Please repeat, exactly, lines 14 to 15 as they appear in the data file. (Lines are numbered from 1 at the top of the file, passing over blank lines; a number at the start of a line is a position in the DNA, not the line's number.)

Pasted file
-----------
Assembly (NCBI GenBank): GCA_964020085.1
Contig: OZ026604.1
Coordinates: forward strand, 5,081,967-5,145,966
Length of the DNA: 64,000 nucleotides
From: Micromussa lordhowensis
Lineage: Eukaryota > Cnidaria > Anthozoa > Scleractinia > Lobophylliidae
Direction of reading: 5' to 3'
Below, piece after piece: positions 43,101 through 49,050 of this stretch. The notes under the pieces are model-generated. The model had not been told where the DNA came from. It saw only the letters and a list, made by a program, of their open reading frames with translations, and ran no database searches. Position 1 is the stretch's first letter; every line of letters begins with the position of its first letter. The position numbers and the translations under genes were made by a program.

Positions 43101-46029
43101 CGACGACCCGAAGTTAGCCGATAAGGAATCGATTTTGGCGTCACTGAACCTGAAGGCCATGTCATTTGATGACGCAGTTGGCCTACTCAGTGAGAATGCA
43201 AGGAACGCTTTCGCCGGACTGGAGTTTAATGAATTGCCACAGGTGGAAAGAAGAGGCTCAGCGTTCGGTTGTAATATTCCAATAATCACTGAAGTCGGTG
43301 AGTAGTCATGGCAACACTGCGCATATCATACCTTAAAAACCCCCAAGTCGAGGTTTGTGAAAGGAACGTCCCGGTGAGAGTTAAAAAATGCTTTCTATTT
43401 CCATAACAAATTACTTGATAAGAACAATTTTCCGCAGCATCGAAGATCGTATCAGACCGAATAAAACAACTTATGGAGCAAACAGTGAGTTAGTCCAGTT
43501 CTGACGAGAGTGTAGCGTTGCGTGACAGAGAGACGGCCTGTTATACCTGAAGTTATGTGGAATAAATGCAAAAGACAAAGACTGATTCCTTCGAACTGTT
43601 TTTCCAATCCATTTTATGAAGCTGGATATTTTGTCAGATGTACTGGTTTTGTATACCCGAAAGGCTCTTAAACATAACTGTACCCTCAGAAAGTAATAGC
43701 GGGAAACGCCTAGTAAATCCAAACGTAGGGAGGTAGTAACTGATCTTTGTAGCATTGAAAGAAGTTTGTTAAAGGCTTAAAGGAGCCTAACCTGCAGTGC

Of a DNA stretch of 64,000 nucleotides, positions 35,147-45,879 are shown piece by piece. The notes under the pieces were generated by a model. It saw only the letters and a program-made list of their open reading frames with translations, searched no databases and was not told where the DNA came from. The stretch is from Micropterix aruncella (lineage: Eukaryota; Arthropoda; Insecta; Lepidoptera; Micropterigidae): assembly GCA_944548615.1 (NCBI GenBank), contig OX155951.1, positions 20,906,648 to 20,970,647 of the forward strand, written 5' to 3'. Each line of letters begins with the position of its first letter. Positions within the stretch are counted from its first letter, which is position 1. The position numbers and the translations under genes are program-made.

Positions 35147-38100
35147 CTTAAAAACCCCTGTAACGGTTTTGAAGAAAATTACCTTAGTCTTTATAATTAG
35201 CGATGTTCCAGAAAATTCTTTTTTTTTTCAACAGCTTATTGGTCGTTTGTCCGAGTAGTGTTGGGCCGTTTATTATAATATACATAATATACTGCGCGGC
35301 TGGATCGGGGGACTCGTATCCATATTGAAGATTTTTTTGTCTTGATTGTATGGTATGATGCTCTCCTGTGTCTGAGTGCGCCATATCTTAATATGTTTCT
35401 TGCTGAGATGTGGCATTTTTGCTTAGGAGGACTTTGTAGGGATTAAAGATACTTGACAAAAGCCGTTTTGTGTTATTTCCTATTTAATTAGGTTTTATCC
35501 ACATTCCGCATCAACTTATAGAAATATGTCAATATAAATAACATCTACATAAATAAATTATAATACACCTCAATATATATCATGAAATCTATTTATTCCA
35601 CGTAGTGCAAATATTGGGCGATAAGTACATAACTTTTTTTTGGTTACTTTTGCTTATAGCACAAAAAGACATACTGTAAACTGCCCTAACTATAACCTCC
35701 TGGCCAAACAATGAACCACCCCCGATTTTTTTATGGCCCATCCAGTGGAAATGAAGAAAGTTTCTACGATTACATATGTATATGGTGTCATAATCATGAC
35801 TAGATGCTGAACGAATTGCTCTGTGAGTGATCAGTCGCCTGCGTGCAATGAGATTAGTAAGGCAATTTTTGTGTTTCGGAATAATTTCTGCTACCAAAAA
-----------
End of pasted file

43501 CTGACGAGAGTGTAGCGTTGCGTGACAGAGAGACGGCCTGTTATACCTGAAGTTATGTGGAATAAATGCAAAAGACAAAGACTGATTCCTTCGAACTGTT
43601 TTTCCAATCCATTTTATGAAGCTGGATATTTTGTCAGATGTACTGGTTTTGTATACCCGAAAGGCTCTTAAACATAACTGTACCCTCAGAAAGTAATAGC